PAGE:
The AI Talent Gap: Locating Global Data Science Centers [source: gigaom]

Good AI talent is hard to find. The talent pool for anyone with deep expertise in modern artificial intelligence techniques is terribly thin. More and more companies are committing to data and artificial intelligence as their differentiator. The early adopters will quickly find difficulties in determining which data science expertise meets their needs. And the AI talent? If you are not Google, Facebook, Netflix, Amazon, or Apple, good luck.

With the popularity of AI, pockets of expertise are emerging around the world. For a firm that needs AI expertise to advance its digital strategy, finding these data science hubs becomes increasingly important. In this article we look at the initiatives different countries are pushing in the race to become AI leaders and we examine existing and potential data science centers.

It seems as though every country wants to become a global AI power. With the Chinese government pledging billions of dollars in AI funding, other countries don’t want to be left behind.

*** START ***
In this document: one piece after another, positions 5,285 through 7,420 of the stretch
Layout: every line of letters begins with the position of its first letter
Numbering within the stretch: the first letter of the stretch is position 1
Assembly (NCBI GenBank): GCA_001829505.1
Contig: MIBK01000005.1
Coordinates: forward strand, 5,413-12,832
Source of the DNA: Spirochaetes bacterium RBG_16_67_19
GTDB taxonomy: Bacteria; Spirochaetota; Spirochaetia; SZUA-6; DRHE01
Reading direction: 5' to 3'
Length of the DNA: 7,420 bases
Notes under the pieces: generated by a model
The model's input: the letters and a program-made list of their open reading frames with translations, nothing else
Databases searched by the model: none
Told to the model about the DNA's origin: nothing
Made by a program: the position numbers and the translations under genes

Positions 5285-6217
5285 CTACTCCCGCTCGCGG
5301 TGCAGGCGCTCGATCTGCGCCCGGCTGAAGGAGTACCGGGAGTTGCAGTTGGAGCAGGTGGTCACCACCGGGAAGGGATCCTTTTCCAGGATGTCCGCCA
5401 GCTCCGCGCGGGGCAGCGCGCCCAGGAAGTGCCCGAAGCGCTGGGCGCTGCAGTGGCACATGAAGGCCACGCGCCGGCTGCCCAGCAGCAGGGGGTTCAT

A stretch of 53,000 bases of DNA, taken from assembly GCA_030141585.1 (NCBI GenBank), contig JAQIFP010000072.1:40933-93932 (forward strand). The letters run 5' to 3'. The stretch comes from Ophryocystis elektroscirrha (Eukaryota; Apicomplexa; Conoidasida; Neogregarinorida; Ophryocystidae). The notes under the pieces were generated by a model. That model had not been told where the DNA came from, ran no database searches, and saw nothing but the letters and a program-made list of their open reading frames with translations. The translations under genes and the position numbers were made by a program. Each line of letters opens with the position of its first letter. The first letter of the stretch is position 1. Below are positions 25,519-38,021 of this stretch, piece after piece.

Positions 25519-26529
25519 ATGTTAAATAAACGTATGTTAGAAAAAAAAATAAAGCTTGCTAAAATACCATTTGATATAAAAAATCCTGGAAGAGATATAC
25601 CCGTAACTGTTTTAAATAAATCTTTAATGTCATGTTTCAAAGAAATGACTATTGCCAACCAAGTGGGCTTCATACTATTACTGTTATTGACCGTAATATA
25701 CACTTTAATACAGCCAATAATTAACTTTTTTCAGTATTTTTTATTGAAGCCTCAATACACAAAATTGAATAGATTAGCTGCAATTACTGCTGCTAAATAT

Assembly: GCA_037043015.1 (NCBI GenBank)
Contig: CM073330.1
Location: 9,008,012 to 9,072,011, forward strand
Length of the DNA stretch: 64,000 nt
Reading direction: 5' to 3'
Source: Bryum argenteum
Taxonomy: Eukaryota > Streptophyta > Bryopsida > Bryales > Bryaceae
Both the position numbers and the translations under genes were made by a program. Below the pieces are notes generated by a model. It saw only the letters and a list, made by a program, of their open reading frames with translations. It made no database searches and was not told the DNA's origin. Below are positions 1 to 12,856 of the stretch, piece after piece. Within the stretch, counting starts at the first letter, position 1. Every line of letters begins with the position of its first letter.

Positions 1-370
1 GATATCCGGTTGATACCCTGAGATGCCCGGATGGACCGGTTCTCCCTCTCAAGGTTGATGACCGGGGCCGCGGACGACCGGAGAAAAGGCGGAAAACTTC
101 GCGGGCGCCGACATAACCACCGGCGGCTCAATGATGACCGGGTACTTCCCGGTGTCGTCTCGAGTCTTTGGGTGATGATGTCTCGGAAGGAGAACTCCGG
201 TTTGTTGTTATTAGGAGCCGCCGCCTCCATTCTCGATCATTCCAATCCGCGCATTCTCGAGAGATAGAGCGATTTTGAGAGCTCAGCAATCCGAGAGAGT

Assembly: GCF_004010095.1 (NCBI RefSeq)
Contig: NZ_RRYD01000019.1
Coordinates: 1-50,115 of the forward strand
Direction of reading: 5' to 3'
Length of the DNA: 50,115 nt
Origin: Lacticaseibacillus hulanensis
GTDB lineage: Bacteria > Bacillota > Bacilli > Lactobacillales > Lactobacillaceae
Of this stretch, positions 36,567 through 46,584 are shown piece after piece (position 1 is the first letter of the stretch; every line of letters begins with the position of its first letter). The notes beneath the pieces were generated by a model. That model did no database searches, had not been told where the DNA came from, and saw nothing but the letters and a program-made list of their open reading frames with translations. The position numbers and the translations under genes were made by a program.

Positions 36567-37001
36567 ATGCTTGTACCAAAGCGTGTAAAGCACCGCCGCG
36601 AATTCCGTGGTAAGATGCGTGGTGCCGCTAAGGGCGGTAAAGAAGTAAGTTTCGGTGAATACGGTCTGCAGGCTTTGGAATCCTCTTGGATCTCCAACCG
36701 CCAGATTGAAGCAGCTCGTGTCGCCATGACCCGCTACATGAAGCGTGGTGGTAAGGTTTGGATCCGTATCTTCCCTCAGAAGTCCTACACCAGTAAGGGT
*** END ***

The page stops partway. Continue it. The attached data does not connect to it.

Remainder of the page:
In Europe, France plans to invest €1.5 billion in AI research over the next 4 years while Germany has universities joining forces with corporations such as Porsche, Bosch, and Daimler to collaborate on AI research. Even Amazon, with a contribution of €1.25 million, is collaborating in the AI efforts in Germany’s Cyber Valley around the city of Stuttgart. Not one to be left behind, the UK pledged £300 million for AI research as well.

Other countries to commit money to AI are Singapore, which committed $150 million and Canada, which not only committed $125 million, but also has large data science hubs in Toronto and Montreal. Yoshua Bengio, one of the fathers of deep learning, is from Montreal, the city with the biggest group of AI researchers in the world. Toronto has a booming tech industry that naturally attracts AI money.

Data scientists worldwide.

Examining a variety of sources, data science professionals are spread across the regions where we would expect them. The graphic below shows the number of members of the site Data Science Central. Since the site is in English, we expect most of its members to come from English speaking countries; however, it still gives us some insight as to which countries have higher representation.

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